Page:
|Publication number||US6702859 B1|
|Application number||US 10/064,839|
|Publication date||Mar 9, 2004|
|Filing date||Aug 22, 2002|
|Priority date||Aug 22, 2002|
|Also published as||US6875240|
|Publication number||064839, 10064839, US 6702859 B1, US 6702859B1, US-B1-6702859, US6702859 B1, US6702859B1|
|Inventors||Aldo A. Laghi|
|Original Assignee||Aldo A. Laghi|
|Export Citation||BiBTeX, EndNote, RefMan|
|Patent Citations (29), Referenced by (15), Classifications (13), Legal Events (6)|
|External Links: USPTO, USPTO Assignment, Espacenet|
1. Field of the Invention
This invention relates, generally, to the art of prosthetics. More particularly, it relates to improvements in prosthetic feet.
2. Description of the Prior Art
During normal ambulation, the first part of a foot to contact the ground is the free end of the heel. This initial contact between heel and ground is known as the “heel strike.” The free end of the heel is soft and thus cushions the heel strike to at least some extent. The hard bottom of the heel is the next part of the foot to strike the ground; its hardness allows it to support the entire weight of the body. The foot continues to rotate in the well-known way until the toes “push off” at the end of a step.
Early prosthetic feet were quite rigid and provided little or no cushion to the impact on the ground at the moment of “heel strike” and little or no elastic response at “push off.” The shock of impact was thus transmitted directly to the skeletal structure of the user, and the lack of elastic response forced an unnatural gait.
Perhaps the earliest prosthetic foot that provided an elastic response at heel strike and push off is disclosed in U.S. Pat. No. 4,547,913 to Phillips, assigned to Flex Foot, Inc. Multiple versions of that device have been developed. The original version is formed of a carbon fiber epoxy matrix consisting of a one-piece combination pylon upper and a one-piece sole. Mechanical fasteners interconnect the upper and the sole. In a second embodiment, the pylon is a round hollow tube and is connected by mechanical fasteners to a rectangular-shaped upper. A third version is like the first except that a standard Sach® foot adapter is employed to connect a standard prosthetic pylon. A fourth version is like the third but has a slightly different geometry. In a fifth version, an elastomeric glue connects the upper and the sole. In additional embodiments, leaf springs or hydraulic cylinders are incorporated into the prosthetic foot.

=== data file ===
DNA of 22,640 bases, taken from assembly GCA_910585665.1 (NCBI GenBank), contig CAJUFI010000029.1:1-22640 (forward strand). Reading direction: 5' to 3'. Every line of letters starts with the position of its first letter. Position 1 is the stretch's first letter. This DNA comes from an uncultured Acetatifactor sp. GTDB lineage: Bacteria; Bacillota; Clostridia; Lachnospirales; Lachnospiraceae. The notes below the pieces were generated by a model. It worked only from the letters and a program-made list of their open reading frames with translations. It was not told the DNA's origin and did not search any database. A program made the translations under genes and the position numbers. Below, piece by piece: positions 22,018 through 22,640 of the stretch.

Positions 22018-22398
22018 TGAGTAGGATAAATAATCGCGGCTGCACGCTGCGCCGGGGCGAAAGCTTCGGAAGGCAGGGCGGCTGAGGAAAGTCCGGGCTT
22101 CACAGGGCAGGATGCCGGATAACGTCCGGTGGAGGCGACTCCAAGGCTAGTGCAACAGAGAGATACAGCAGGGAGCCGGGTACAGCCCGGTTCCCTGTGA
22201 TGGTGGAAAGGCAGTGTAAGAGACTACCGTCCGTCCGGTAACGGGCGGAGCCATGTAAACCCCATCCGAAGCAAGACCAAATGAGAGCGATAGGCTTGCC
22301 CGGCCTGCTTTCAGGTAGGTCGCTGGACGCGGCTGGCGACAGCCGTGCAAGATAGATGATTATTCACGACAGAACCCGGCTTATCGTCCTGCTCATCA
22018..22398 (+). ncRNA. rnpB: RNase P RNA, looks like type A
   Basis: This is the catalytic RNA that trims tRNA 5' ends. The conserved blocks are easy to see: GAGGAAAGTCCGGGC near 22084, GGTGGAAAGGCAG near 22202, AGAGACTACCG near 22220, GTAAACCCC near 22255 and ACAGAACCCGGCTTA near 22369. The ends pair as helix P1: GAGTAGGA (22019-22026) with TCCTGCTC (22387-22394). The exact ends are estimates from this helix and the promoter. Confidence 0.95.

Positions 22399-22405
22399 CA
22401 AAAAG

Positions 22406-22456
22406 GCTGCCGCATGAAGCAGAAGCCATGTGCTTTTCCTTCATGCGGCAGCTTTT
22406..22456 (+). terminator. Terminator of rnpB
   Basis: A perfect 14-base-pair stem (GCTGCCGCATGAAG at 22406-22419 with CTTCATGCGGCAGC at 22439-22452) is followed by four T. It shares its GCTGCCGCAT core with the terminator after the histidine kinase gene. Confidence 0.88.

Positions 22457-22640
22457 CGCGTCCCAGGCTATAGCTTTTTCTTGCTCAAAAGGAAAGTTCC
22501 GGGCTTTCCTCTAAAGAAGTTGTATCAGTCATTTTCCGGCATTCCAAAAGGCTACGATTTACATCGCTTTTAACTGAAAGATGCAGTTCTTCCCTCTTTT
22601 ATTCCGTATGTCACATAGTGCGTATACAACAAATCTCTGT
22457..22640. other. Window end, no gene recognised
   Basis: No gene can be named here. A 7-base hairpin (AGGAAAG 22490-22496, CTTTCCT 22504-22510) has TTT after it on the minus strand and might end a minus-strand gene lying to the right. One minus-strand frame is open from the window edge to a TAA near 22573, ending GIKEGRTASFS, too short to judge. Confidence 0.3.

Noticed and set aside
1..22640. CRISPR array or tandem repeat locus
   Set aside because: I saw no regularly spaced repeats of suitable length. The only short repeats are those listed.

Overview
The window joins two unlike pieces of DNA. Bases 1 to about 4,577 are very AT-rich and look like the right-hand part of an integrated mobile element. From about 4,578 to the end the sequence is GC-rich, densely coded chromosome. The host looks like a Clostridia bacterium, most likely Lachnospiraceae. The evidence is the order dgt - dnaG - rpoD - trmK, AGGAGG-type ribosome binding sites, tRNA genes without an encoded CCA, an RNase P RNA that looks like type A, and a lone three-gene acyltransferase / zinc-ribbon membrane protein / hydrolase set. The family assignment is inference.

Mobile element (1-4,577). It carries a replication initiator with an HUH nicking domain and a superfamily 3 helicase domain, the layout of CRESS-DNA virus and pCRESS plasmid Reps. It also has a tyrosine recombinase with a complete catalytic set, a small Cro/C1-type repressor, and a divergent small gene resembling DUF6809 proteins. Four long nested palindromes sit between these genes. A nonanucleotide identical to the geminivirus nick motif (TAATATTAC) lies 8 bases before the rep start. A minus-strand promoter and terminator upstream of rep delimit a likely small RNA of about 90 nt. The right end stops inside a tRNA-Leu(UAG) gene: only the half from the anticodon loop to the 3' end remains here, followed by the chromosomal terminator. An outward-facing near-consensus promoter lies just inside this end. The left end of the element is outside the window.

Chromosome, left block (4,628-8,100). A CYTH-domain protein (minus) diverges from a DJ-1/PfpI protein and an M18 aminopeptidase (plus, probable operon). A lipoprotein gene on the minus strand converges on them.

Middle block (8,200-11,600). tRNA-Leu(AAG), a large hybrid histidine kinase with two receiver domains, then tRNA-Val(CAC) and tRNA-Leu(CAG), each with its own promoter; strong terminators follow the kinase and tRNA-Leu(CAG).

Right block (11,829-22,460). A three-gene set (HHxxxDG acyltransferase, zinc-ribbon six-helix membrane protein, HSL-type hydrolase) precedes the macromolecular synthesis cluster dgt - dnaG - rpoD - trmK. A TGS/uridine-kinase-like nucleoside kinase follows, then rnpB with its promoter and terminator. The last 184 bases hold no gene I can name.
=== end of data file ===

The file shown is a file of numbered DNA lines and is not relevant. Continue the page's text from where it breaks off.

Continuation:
Although the developments in the art since the mid 1980s have significantly advanced the technology of prosthetic feet, the known prosthetic feet still provide little or no heel elasticity in a direction parallel to the ground. Instead, they provide elastic response in a vertical plane. Thus, although the impact at heel strike is reduced vis a vis the pre-1980's prosthetic feet, the reduced impact is transmitted vertically to the skeletal structure of the user, and the elastic response in a vertical plane causes a four to six millimeter bounce at heel strike. This vertical response causes an unnatural walk because a healthy human heel is soft at the back or free end where heel strike occurs and is hard on the bottom so that it can support the entire weight of the body. Thus, the normal gait of a human includes a rolling motion as the back of the heel strikes the ground; there is no vertical motion causing the heel to bounce upon ground impact. Accordingly, there remains a need for a prosthetic foot that provides substantial heel elasticity in a direction parallel to the ground.
A healthy human foot rolls on the lateral part of the foot during ambulation. The medial part of the foot provides a cushion and the force required at push off. Thus, there is a smooth transition from heel strike to push off, with no vertical dynamic response of the type that could cause the foot to bounce. Prosthetic feet of the type heretofore known, however, do not provide a smooth transition from heel strike to push off. This lack of a smooth transition produces what is known in the industry as a “flat spot.” The presence of a flat spot between heel strike and push off produces an unnatural gait.